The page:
Dow 12,582 S&P500 1,339 Nasdaq 2,816 Gold 1,483 Oil 94
The Dow (NYSE:DIA) and S&P (NYSE:SPY) fell this week. However, the Nasdaq (NASDAQ:QQQ) was able to pull out a victory for bulls. Oil (NYSE:USO) barely budged after big news. Gold (NYSE:GLD) and Silver (NYSE:SLV) headed back to critical support lines.
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Now, for the 15 reasons markets moved this week:
1) France steps up. As Greek politicians meet in Athens to discuss the austerity measures to be voted upon Wednesday, French President Nicolas Sarkozy says that his government is working with private lenders on a new, long-term rescue plan. France’s plan to rollover Greek debt held by French investors would make Greek default much less likely.
2) Tech rallies. Advances in both the S&P and the Dow were led by the technology sector, with tech stocks like Microsoft (NASDAQ:MSFT) and Amazon (NASDAQ:AMZN) leading the way with gains of 3.70% and 4.52% respectively. Even Cisco (NASDAQ:CSCO) managed to make some gains today, up 0.80%.
3) Lower gas prices. There’s almost no better indicator or instigator of market gains than lower gas prices. They seem to temporarily put Americans at ease, give them faith in economic recovery, and just generally put them in a better mood. As crude futures continue to decrease, so have consumer gas prices, with the average cost of a gallon of gas down to $3.57 today from $3.65 last week and $3.80 last month.
1) Greek solution seems imminent. Despite rioting in Athens today, people are feeling confident that Greece’s parliament will pass the austerity measures Wednesday that will prevent the country from defaulting on its debts, hopefully avoiding what could have been a domino effect, with other fragile economies collapsing in Greece’s wake along with Greece’s debtors.
2) Home prices report. According to the Case-Shiller Report, home prices rose in April for the first time in 8 months. While numbers are still down year-over-year, this reversal has people hopeful that the market has turned around.
3) Oil prices jump. While the low gas prices that have resulted from the devaluation of crude futures have increased consumer confidence in the economy, higher oil prices help the market as well, with oil companies like Chevron (NYSE:CVX) and Exxon Mobil (NYSE:XOM) leading Dow gains as crude jumped over 2% today.
1) Greece passes austerity legislation. Yesterday they voted on the austerity measures. Today they implemented them into law. It’s all happening just as everyone had hoped. Now all that’s left is the almost certain approval of a fifth tranche of aid from the EU. Markets are likely to stay high as long as investor confidence is bolstered by consistently positive reports coming out of Greece, but once they’ve received their aid, it will still be a long road to recovery, and markets will have to rely on actual economic progress rather than the avoidance of catastrophe if they are going to continue to grow.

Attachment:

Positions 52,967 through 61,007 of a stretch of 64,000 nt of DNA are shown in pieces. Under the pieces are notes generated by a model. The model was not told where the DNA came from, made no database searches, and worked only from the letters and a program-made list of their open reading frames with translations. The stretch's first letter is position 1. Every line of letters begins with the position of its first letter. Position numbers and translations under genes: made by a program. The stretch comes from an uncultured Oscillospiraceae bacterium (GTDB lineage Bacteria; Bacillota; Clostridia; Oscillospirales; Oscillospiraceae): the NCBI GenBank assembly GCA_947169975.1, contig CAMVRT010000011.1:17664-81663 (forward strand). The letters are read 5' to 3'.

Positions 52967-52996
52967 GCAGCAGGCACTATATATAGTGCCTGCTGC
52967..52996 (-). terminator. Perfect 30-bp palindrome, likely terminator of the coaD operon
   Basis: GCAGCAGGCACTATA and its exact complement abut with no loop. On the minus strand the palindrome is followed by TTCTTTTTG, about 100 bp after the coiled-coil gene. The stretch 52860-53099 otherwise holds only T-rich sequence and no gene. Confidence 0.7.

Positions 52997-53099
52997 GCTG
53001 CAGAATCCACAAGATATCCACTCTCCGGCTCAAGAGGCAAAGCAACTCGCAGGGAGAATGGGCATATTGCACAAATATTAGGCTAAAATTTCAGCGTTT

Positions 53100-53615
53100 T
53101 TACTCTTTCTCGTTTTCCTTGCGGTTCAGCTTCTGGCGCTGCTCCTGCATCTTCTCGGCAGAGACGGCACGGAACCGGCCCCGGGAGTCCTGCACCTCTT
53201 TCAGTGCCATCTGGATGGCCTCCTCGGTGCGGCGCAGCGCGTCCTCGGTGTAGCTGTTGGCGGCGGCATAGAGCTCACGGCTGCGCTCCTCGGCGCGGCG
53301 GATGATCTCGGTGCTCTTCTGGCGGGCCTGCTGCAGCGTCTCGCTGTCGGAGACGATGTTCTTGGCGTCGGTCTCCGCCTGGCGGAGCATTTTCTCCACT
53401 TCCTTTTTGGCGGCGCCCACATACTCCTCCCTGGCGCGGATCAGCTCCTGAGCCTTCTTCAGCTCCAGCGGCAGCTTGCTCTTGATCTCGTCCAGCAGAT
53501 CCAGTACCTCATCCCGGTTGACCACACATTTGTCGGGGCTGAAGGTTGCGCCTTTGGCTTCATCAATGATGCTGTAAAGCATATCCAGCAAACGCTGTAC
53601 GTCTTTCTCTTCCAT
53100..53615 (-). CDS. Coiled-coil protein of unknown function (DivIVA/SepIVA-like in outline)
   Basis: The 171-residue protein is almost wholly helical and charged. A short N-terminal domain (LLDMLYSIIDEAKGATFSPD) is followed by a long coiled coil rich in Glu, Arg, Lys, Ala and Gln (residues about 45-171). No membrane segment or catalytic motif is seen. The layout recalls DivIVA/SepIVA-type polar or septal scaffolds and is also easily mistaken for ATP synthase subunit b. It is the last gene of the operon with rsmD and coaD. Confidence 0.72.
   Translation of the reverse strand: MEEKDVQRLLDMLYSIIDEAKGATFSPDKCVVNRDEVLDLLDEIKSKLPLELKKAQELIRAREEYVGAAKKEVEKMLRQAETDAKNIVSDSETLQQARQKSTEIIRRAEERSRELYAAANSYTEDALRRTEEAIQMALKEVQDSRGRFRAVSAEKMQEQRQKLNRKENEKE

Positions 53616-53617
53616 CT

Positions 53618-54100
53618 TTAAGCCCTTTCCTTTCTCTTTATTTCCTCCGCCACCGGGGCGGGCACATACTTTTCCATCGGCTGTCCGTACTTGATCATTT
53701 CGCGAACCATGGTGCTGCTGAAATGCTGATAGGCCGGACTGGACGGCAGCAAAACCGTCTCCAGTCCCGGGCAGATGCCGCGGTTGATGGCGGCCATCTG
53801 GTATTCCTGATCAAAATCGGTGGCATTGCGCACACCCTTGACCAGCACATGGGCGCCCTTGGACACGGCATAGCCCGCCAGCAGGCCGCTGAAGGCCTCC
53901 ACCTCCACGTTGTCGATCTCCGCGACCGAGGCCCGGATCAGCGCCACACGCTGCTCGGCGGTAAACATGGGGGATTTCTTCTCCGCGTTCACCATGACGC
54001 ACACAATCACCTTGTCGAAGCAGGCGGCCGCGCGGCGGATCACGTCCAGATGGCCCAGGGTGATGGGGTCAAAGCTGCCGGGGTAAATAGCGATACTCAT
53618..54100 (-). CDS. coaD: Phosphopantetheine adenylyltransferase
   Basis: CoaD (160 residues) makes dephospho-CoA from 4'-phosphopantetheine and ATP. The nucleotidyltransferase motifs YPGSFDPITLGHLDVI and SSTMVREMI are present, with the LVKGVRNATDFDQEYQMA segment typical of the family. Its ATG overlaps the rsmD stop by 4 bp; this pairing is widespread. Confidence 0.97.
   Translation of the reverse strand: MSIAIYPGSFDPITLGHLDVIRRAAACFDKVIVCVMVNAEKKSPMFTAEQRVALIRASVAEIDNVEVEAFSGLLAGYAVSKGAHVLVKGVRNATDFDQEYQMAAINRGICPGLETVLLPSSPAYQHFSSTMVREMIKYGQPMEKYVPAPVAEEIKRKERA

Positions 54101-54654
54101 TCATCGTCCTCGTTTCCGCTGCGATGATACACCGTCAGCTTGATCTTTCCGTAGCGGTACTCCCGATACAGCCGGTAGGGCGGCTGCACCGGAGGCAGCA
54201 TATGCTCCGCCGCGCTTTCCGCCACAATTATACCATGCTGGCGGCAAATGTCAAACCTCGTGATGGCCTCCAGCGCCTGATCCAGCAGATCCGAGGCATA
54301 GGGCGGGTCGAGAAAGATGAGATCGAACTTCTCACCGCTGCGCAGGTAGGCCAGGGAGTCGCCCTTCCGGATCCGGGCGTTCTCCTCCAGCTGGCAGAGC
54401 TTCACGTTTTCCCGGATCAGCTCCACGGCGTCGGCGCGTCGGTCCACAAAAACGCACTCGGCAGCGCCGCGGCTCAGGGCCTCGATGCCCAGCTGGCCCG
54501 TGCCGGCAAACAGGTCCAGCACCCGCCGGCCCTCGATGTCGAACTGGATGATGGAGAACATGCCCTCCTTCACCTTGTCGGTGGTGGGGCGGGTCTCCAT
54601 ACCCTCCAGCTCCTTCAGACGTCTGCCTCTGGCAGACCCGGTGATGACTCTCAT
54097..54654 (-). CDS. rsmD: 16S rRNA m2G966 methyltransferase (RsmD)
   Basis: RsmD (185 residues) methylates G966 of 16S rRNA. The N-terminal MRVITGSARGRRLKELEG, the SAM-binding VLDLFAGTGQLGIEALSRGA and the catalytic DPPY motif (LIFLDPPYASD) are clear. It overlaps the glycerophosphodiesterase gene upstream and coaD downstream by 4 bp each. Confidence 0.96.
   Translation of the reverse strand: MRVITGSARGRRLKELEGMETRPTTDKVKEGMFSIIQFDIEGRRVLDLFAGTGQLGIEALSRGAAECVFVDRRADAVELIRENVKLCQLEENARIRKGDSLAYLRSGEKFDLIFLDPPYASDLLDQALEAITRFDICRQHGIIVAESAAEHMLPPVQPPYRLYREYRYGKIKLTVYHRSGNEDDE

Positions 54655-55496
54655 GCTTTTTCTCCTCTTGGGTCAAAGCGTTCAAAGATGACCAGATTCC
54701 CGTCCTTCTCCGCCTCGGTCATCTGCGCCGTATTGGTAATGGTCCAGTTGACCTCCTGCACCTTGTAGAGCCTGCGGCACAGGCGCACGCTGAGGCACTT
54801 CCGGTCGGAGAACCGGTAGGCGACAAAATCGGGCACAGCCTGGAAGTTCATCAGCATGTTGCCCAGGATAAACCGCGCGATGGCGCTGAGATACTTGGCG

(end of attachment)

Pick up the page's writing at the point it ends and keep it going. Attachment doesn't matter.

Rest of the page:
2) Chicago Purchasing Managers Index. Not only did the Chicago PMI increase in June, but it increased more than expected, up to 61.1 last month, over 7 points above the expected 54 rating. Prices paid were lower than they have been since November of last year, thanks in large part to the drop off in oil prices last week that lowered the month’s average.
3) Initial jobless claims. This isn’t a reason markets are up. Actually, it’s a reason they should be down, and a great example of how blinded people have become to the current economic climate in the U.S., which hasn’t been improving as much as it should, or as much as one would think considering the Nasdaq and S&P have almost completely erased losses this quarter and the Dow actually made gains. Initial jobless claims last week were 428,000, down 1,000 from the week before but still up 8,000 from two weeks before. And the employment section of the Chicago PMI was down to its lowest level since December of last year. Whenever the U.S. economy makes small gains, they are largely negated by losses in other sectors.
1) Greece to receive new bailout package. Markets have been up all week, first in anticipation that Greece would approve austerity measures, then because they had been approved and the country would likely receive the final 12 billion euros in their aid package, and now because they might be receiving another 85 billion euros in a second aid package, funded by European nations, private investors, and the IMF. And the good news keeps coming…
2) ISM manufacturing index. The index showed that the manufacturing industry grew significantly in June after economists had expected it to decline. This marked the 23rd month in a row that the index showed growth, up 1.8 points from May to 55.3 in June.
3) Consumer discretionary spending on the rise. The consumer discretionary sector is only 10 points below its bull market high from May 12, up 8.3% since June 16. Today consumer discretionary stocks led the markets, though it may not be a sign of consumer strength but “credit-fueled shopping binges“.
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